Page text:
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The Economic and Social Research Institute has advised the new Irish gambling regulator to make problem gambling a priority.

As preparations continue for the launch of Ireland’s gambling regulator by autumn, new research warns that it should prioritise measures on problem gambling. The Economic and Social Research Institute (ESRI) has concluded that problem gambling in Ireland “could be larger than initial estimates”.

It conducted a study with the aim of providing evidence-based research to inform debate and decision-making on the launch of Ireland’s new regulator, New research from the Economic and Social Research Institute (ESRI) said the issue should be a main priority during the creation of a new regulatory body, the Gambling Regulatory Authority of Ireland (GRAI).

Estimates have suggested that around 12,000 people have issues with problem gambling in Ireland – around 0.3% of the population. Some 35,000 (0.9%) are estimated to be “at risk”. But ESRI suggests that these are likely to be underestimates due to biases in the survey design and response.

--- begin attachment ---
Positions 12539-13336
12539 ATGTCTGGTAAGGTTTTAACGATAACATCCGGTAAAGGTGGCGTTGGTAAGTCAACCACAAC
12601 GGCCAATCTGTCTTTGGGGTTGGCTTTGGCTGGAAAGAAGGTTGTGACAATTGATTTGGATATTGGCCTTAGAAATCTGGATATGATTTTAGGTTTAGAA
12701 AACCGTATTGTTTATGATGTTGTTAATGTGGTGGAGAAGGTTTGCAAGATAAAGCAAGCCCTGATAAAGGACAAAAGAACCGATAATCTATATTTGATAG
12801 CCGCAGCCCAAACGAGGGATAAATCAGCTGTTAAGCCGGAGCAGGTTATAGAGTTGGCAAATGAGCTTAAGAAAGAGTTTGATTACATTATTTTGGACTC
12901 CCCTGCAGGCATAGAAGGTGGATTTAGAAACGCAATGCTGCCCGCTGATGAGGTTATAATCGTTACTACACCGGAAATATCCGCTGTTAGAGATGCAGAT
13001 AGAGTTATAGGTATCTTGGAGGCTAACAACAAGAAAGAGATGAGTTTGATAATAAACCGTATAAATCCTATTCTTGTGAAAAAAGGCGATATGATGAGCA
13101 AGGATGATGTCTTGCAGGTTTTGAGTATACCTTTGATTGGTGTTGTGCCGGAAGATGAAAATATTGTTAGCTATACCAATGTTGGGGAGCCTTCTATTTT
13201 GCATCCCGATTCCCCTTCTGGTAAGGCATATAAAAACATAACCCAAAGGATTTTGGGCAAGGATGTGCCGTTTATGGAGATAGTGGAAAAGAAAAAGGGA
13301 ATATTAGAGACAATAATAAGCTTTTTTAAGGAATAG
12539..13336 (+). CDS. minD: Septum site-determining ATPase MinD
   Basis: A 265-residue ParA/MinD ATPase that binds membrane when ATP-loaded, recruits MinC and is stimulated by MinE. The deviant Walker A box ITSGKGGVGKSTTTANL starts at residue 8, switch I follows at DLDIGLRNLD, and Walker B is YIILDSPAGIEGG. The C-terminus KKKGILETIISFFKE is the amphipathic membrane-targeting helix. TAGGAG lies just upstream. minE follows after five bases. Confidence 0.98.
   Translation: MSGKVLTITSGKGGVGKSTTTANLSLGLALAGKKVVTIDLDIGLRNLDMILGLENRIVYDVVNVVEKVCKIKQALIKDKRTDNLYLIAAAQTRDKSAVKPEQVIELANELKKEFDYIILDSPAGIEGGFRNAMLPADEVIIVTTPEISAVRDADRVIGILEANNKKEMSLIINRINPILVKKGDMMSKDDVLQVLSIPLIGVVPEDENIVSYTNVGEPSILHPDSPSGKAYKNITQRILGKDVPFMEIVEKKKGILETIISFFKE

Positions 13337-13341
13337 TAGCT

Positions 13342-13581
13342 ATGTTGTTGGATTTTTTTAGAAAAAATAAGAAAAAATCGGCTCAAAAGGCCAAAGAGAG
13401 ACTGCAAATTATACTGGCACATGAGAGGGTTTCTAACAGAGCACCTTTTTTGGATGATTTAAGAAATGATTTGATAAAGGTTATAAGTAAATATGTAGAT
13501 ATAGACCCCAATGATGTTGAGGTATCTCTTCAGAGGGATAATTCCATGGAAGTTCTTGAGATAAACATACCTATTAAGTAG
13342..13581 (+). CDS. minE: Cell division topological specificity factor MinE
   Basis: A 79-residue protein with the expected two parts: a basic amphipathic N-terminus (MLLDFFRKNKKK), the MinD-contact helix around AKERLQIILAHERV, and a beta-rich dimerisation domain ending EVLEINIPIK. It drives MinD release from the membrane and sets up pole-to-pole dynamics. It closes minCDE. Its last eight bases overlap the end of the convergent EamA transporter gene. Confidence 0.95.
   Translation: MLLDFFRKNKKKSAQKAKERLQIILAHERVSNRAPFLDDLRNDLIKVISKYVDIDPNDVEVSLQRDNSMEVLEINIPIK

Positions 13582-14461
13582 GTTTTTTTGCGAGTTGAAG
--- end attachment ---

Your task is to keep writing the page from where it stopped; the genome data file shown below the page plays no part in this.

Its own research identified a strong societal burden of harm from problem gambling and found that young men from disadvantaged backgrounds were at the greatest risk along with those with other addictions. Frequent players were also more at risk, and the report identifies gambling advertising and complex bets as causes of increased gambling activity.

The report identified gaps in research to be addressed, including the underestimation of problem gambling prevalence, limited survey evidence on public attitudes towards gambling and a lack of understanding of the impact of marketing techniques.

It said: “Policy would benefit from behavioural audits of marketing techniques used in Ireland.”

Anne Marie Caulfield, CEO Designate of the GRAI, said: “We need to know the extent of the issue and how it is impacting people’s lives. We have commissioned the ESRI to conduct a second study focused on measuring the extent of problem gambling.”

She said GRAI would make raising awareness of problem gambling and providing treatment and support services a “critical function”.


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